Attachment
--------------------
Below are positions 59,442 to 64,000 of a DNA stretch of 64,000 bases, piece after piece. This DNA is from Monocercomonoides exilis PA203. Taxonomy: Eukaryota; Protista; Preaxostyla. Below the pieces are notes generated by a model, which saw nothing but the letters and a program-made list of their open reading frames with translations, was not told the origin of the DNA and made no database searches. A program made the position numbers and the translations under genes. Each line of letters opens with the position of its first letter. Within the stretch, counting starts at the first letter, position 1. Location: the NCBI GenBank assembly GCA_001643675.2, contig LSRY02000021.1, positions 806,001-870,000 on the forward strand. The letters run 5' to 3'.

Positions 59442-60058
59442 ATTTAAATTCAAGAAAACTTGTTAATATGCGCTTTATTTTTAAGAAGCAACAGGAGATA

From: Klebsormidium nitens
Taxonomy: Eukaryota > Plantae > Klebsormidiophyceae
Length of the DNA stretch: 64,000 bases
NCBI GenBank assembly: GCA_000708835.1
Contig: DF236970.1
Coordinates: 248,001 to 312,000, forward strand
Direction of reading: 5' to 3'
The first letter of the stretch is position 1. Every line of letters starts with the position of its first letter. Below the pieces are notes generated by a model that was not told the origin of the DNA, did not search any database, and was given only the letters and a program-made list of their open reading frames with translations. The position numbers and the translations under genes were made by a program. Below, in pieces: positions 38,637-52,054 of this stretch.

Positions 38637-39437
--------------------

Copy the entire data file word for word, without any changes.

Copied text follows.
Below are positions 59,442 to 64,000 of a DNA stretch of 64,000 bases, piece after piece. This DNA is from Monocercomonoides exilis PA203. Taxonomy: Eukaryota; Protista; Preaxostyla. Below the pieces are notes generated by a model, which saw nothing but the letters and a program-made list of their open reading frames with translations, was not told the origin of the DNA and made no database searches. A program made the position numbers and the translations under genes. Each line of letters opens with the position of its first letter. Within the stretch, counting starts at the first letter, position 1. Location: the NCBI GenBank assembly GCA_001643675.2, contig LSRY02000021.1, positions 806,001-870,000 on the forward strand. The letters run 5' to 3'.

Positions 59442-60058
59442 ATTTAAATTCAAGAAAACTTGTTAATATGCGCTTTATTTTTAAGAAGCAACAGGAGATA

From: Klebsormidium nitens
Taxonomy: Eukaryota > Plantae > Klebsormidiophyceae
Length of the DNA stretch: 64,000 bases
NCBI GenBank assembly: GCA_000708835.1
Contig: DF236970.1
Coordinates: 248,001 to 312,000, forward strand
Direction of reading: 5' to 3'
The first letter of the stretch is position 1. Every line of letters starts with the position of its first letter. Below the pieces are notes generated by a model that was not told the origin of the DNA, did not search any database, and was given only the letters and a program-made list of their open reading frames with translations. The position numbers and the translations under genes were made by a program. Below, in pieces: positions 38,637-52,054 of this stretch.

Positions 38637-39437